Folding Scooter Story

In the last year while riding I've met a few kids riding a nice scooter
that is sold over the Internet and at Sharper Image in the USA. They
are all aluminum and very light; they fold well and compactly.

Yesterday, I read this story in the Wall Street Journal. Quite
interesting. I visited to my local Sharper Image store and found they
are selling new for $100. I bought one with yellow wheels. I think
I'll keep it in my Eunos (Miata) unless my kids take it away from me!



May 19, 2000

Tiny Scooters Take Off
in Cities,
Thanks to Low Cost,
Easy Parking

Special to THE WALL

May 19, 2000

Tiny Scooters Take Off
in Cities,
Thanks to Low Cost,
Easy Parking

Special to THE WALL

It looks like a shiny
metal skateboard on a stick, and if you haven't seen
one zooming down your
street yet, you soon will. It's a new version of
an old form of
transportation -- the scooter -- and it's taking off
around the world.

Sold under such brand
names as Ciro, Kickboard, Micro and Razor, the
new-style scooter is
already popular in Japan and in Europe, where one
of its prototypes was
conceived seven years ago by German engineer
Sieghart Straka.
Hospital nurses in Wuppertal, Germany, scoot them
down long hallways;
car parkers at the Goldener Hirsch hotel in
Salzburg, Austria,
ride them on their way back from the garage. In
Berlin, they are
gaining ground among the city's hippest commuters. In
England, they've gone
electric: City Bug UK Ltd. sells a battery-powered

With his short beard,
long drooping mustache and Birkenstocks, the
46-year-old Mr. Straka
doesn't look like a consumer-marketing whiz.

The mother of his
invention was want of a parking space -- such a prize
in Berlin after the
wall fell that Mr. Straka, his wife and two children
became a one-car
family. But Mr. Straka, who tends to sleep late, found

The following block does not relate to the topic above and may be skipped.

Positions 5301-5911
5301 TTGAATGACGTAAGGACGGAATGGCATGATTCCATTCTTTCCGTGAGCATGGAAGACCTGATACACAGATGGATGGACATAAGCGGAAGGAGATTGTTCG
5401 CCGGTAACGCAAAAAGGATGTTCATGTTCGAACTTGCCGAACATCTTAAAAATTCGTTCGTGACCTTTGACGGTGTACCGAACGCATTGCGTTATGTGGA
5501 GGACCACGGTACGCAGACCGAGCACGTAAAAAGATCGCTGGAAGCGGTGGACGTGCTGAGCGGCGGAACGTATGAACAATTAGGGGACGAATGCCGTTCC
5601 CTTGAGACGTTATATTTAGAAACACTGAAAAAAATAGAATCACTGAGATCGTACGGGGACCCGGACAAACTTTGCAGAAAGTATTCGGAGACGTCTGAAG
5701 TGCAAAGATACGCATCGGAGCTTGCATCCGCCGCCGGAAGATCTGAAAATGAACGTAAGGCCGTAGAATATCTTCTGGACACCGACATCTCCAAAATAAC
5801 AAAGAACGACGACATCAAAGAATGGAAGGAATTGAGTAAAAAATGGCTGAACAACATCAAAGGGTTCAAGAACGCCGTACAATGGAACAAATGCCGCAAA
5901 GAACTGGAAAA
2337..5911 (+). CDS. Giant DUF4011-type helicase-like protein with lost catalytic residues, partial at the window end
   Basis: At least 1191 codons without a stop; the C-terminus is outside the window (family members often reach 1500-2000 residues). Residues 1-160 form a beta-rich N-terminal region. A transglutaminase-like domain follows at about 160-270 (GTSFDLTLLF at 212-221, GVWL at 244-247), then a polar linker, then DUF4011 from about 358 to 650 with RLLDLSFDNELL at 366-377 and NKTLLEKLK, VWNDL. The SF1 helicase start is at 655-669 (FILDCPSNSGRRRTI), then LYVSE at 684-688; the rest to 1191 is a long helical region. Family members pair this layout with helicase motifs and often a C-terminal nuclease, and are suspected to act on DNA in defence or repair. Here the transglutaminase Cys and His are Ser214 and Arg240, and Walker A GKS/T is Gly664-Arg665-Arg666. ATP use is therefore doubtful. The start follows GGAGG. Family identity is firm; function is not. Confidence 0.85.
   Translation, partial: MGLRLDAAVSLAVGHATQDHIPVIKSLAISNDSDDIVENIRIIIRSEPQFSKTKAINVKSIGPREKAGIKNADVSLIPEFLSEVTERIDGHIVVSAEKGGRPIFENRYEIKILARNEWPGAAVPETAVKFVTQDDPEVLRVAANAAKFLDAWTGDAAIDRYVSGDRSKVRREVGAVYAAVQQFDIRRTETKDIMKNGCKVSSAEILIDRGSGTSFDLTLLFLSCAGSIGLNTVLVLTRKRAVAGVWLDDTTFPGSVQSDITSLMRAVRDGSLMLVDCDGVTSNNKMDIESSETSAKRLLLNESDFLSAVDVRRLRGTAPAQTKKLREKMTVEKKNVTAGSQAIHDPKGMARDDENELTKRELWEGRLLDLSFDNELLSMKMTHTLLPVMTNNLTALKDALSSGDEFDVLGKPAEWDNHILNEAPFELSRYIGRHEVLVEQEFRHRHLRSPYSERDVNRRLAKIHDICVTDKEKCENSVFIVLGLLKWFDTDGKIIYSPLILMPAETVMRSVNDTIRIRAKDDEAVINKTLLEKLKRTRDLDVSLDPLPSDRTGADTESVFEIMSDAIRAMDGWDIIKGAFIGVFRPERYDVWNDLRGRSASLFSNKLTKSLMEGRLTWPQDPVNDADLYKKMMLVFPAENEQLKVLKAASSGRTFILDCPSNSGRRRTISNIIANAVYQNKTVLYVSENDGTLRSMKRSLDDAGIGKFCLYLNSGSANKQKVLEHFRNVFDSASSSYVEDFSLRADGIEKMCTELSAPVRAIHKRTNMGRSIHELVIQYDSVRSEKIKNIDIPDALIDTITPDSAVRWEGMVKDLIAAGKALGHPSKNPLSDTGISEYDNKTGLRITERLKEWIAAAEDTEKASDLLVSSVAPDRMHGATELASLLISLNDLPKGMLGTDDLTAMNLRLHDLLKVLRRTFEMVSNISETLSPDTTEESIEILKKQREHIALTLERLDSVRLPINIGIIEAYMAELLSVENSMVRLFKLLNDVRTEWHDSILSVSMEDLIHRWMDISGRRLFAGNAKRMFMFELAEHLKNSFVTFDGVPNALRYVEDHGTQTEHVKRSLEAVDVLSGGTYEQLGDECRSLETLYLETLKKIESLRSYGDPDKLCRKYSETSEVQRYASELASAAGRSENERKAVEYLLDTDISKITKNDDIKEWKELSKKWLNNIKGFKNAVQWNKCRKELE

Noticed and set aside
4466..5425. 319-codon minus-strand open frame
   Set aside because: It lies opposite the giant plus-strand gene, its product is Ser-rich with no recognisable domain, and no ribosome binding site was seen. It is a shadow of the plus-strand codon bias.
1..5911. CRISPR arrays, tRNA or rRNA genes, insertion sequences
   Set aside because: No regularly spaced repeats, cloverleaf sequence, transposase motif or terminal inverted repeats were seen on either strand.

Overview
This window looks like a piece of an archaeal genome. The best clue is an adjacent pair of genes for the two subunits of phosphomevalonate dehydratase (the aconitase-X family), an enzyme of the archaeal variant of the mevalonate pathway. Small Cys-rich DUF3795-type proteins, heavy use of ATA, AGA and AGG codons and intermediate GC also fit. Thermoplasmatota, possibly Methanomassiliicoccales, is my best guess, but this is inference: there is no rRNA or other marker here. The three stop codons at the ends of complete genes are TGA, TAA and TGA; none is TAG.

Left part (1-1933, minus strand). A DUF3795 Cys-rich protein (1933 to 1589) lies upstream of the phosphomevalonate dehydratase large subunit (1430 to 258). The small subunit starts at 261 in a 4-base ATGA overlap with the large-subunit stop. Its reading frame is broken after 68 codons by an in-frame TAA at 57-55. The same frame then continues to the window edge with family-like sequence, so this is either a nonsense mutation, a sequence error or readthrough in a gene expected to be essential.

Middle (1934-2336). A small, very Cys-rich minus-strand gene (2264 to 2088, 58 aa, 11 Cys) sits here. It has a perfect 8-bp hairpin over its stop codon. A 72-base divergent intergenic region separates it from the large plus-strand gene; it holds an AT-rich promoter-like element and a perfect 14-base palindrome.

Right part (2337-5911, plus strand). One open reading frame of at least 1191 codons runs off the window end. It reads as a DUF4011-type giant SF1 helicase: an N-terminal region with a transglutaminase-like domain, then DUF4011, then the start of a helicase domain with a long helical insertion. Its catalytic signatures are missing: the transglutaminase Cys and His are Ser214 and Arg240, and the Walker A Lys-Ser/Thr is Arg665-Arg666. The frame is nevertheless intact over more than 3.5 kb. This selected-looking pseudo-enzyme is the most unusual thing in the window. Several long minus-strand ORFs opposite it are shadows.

that walking to the
train station made him late for work. In late 1993,
he took two sets of
skateboard wheels, mounted them on an aluminum
plate, and attached a
collapsible waist-high metal pole. After a few
months of fine-tuning,
he was scootering off to his job at a Berlin
auto-engineering company.

"Everyone laughed at
me then," Mr. Straka recalls. "They laughed
themselves silly and
thought, 'What is that thing?' "

All except for one
man, who asked Mr.
Straka if he could
ride the contraption
and, impressed,
promised to finance a
few prototypes -- if
Mr. Straka could
figure out a way to
keep the back wheels
straight and allow the
front wheels to

Mr. Straka, who won't
name the investor,
did just that, and the
pair took the new
model around to
several retailers, who
quickly showed them
the door. The
backer jumped ship and
left Mr. Straka
alone with his prototypes.

Coincidentally, Mr.
Straka's employer
restructuring. Mr. Straka kept
his job, but many of
his colleagues
didn't. While working
on various
engineering projects,
they helped
finance the scooter.
They also paid for
Mr. Straka to attend a
1995 inventors'
convention in
Nuremberg, where his
product -- dubbed the
Ciro -- spun away
with a silver medal,
and a bicycle
convention in Cologne,
where the response was overwhelming.

One flaw remained: The
Ciro had no brakes. As a quick fix, Mr. Straka
attached bicycle-style
caliper brakes, and his unemployed colleagues,
backed by a government
grant, set out to build 25 scooters. Before they
did, the funds ran
out. Mr. Straka was alone again, with 25 unfinished
scooters on his hands.

He finished them after
work and during weekends and sold them
privately for a little
more than $600 apiece. In a brief burst of renewed
cooperation with his
former colleagues, 50 more scooters were made.
But his colleagues
abandoned him for good when sales were slow.

"At that time, I
didn't know whether to keep going or not, but you know
how it is, when you're
caught up in a spiral like that," Mr. Straka says.

His first big break
came in 1997 when the German luxury-goods
mail-order company
Pro-Idee Versand GmbH ordered 250 Ciros for their
catalog. He contracted
out manufacturing to MVG GBR a small
metalworking company
in Schwarzenberg in the Ore Mountains. But at
more than $450 a pop,
they were too expensive for the mainstream; so
Mr. Straka replaced
the aluminum footrest with wood and cut the price
almost in half.

At this time, a man
from Zurich, Wim Ouboter, who had been working on
his own scooters,
approached Mr. Straka. The two agreed to collaborate.
After a year and a